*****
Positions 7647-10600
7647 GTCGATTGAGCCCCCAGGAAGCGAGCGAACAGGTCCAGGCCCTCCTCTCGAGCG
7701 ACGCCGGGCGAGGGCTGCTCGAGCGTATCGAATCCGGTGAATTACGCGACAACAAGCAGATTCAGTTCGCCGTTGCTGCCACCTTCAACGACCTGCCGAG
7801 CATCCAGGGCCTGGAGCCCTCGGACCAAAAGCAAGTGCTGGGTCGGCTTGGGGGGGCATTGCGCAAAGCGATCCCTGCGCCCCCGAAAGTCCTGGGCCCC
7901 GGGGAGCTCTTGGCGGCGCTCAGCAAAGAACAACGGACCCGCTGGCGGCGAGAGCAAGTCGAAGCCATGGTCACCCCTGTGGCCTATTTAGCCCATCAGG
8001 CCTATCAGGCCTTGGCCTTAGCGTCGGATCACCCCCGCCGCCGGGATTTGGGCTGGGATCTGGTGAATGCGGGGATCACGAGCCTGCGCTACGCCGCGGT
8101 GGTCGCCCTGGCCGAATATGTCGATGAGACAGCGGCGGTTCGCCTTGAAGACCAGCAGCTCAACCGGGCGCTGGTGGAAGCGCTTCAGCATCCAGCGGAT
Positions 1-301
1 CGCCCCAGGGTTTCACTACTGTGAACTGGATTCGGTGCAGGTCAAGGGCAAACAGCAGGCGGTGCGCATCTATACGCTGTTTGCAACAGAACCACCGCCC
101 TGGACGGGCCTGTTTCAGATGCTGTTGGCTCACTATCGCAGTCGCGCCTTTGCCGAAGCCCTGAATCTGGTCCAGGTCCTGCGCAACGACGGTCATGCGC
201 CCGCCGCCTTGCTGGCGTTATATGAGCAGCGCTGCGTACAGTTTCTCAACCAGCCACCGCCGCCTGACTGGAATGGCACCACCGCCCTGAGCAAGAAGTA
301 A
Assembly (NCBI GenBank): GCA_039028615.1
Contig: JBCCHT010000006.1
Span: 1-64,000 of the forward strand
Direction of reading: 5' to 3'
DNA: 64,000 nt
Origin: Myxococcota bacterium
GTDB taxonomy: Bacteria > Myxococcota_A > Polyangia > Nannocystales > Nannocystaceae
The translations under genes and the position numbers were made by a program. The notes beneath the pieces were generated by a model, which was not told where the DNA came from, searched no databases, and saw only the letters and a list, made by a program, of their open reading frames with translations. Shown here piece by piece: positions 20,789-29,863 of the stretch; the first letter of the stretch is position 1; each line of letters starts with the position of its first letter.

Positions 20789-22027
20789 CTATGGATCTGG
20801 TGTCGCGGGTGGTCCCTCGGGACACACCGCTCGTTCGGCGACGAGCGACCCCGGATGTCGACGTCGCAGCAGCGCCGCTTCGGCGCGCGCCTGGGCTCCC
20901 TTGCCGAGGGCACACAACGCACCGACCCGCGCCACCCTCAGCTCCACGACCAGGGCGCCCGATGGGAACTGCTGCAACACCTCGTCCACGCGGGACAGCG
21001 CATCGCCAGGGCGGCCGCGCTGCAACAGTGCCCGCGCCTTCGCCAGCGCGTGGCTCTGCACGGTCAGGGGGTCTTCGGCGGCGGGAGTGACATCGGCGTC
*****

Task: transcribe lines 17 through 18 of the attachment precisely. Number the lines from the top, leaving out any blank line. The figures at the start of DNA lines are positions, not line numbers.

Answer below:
DNA: 64,000 nt
Origin: Myxococcota bacterium